Books are my passion, and I work very hard to know what’s current (what book is the latest release by your favorite authors), as well as what would be a good read for your son, your daughter, your mother-in-law and your great-uncle. I love connecting readers with stories that are worth while. But this past week I’ve not only been helping you find the perfect read, you without knowing it, have been telling me stories. And those stories have taught me a something. Let me explain.
Christmas shopping is stressful. A ll those expectations of finding the PERFECT gift for each person on my list UNDER my budget price and in the right COLOR are enough to make me break into hives. The media isn’t helping either telling me that the world is in sorry shape and making me second guess every cent I spend on myself or someone else. Unfortunately I can’t change the economy, the expectations others have of me , or the number of parking spots in lot in front of the stores.
What I can change, and I’ve I know this because I’ve watched you do it, is how I handle all this shopping stress.
To the dear lady who let the gentleman with just the card to buy cut in front of her while she sorted her purchases and coupons, thank you! You saw that he was upset and running late and gave up your right to go first even though you were there five minutes before him.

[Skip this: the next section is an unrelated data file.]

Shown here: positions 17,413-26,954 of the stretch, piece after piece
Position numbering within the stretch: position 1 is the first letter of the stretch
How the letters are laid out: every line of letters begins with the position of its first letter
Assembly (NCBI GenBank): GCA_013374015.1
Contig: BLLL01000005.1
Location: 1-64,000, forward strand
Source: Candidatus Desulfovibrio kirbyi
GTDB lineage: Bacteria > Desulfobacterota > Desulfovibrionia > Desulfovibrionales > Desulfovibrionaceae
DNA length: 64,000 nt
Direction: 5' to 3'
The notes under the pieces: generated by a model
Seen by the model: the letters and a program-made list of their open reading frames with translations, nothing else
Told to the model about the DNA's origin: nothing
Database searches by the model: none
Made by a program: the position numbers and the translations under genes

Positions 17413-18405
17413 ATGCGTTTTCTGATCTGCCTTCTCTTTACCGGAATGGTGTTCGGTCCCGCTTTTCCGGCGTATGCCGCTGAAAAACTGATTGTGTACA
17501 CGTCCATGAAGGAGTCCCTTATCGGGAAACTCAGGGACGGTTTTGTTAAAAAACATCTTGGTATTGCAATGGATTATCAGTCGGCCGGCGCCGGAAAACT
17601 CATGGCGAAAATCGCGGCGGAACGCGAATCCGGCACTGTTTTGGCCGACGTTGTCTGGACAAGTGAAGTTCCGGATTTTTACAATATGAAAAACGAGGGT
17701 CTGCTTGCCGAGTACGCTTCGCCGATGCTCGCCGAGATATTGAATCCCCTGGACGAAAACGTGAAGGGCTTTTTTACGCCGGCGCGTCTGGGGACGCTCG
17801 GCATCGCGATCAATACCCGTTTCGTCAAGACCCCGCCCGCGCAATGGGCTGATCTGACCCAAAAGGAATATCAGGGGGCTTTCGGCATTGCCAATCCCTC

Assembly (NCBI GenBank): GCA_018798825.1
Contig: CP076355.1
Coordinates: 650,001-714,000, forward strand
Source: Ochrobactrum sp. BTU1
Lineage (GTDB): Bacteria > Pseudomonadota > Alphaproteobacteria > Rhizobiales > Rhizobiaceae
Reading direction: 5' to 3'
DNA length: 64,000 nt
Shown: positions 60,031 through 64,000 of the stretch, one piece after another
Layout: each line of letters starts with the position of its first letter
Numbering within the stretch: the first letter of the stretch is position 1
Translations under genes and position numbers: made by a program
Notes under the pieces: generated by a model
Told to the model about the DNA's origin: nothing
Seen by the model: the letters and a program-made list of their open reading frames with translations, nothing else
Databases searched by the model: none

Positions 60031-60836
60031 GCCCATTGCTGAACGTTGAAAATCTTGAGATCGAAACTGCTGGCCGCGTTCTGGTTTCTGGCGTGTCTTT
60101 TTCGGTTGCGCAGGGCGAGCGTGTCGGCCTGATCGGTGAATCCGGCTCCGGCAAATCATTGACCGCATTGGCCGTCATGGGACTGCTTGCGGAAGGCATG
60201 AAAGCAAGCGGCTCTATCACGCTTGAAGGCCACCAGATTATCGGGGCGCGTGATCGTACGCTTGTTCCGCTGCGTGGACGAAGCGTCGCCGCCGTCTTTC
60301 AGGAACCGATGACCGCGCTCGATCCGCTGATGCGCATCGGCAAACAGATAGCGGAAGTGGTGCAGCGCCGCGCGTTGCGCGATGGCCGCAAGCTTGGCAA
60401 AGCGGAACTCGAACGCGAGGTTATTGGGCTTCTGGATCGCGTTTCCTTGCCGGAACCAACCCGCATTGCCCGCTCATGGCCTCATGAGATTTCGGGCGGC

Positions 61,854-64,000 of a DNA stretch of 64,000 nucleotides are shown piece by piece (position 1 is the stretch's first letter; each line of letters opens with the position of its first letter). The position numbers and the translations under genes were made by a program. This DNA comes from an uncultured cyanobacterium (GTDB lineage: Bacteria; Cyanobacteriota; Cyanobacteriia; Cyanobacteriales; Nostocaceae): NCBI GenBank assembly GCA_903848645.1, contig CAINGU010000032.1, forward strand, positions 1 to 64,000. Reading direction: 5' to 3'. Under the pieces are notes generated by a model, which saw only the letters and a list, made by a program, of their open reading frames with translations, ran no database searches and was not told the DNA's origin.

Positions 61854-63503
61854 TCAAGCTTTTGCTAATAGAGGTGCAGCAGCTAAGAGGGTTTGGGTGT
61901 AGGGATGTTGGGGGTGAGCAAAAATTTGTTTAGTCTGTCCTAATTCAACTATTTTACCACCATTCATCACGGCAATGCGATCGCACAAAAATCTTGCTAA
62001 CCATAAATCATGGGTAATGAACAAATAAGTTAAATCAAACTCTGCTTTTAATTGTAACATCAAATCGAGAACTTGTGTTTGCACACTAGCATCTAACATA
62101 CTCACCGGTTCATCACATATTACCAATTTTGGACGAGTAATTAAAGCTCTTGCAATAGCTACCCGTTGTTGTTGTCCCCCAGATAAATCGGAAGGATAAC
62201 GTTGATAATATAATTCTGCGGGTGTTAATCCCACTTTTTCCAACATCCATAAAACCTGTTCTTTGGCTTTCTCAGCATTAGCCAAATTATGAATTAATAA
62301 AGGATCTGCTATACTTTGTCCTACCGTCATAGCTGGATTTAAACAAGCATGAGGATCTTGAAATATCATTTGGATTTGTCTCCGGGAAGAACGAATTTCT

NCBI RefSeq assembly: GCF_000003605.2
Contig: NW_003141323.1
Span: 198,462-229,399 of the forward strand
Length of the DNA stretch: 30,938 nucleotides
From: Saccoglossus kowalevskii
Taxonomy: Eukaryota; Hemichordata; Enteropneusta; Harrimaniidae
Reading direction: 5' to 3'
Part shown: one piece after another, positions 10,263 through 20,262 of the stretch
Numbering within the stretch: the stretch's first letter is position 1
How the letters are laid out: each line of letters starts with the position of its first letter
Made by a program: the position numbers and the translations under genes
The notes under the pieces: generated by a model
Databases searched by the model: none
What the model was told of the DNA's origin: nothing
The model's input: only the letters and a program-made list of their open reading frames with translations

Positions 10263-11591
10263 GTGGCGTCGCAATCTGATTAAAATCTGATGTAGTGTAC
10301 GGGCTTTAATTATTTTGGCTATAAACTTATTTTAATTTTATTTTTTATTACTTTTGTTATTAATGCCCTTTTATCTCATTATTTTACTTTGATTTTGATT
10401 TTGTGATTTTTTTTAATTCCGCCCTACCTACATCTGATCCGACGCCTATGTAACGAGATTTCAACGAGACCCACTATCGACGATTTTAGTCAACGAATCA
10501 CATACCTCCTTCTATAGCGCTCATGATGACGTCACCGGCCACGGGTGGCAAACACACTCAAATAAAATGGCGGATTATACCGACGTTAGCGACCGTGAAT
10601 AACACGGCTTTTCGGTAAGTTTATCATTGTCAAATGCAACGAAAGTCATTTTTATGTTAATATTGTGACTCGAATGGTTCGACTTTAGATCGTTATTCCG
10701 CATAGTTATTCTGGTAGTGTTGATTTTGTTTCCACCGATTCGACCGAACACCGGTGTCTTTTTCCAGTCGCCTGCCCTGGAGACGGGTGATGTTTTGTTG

To the gentleman who gave up your coupon to the woman in line before you because you were going to use it on a card that was four dollars and she needed to get a CD that was nearly twenty dollars, you are my hero. And her hero too.
To the mother who took her screaming, tantrum throwing child out of the store even though it meant that you couldn’t buy your basket of goodies for your class, you are amazing. You spared the whole store a painful melt down AND set boundaries with your child that will last a life time. If I had enough money I would have bought the things for you and carried them out to the car. I’ll be here when you come back, and you’d better believe I’ll give you a standing ovation and also help you find what you need.
To the woman whose friend used and the LOST her cell phone in the store, your grace and kindness to her and refusal to become flustered or critical, made grin. You were so like Jesus to her, I wanted to clap. I didn’t, but I wanted to.
And to the grandfather who spent over an hour with your granddaughter looking at Bibles enduring the squeals, indecision, and the ‘I want the pink one’ to help her pick out the Bible she loves even though it was over your budget by ten dollars; you sir showed me how to buy a piece of eternity.
All of you have reminded me that it isn’t about finding the perfect gift for the ones that I love, but about being like the Perfect Gift the Lord has given to me.
So, from behind the counter, thank you for the lesson, even though you didn’t know you were teaching one.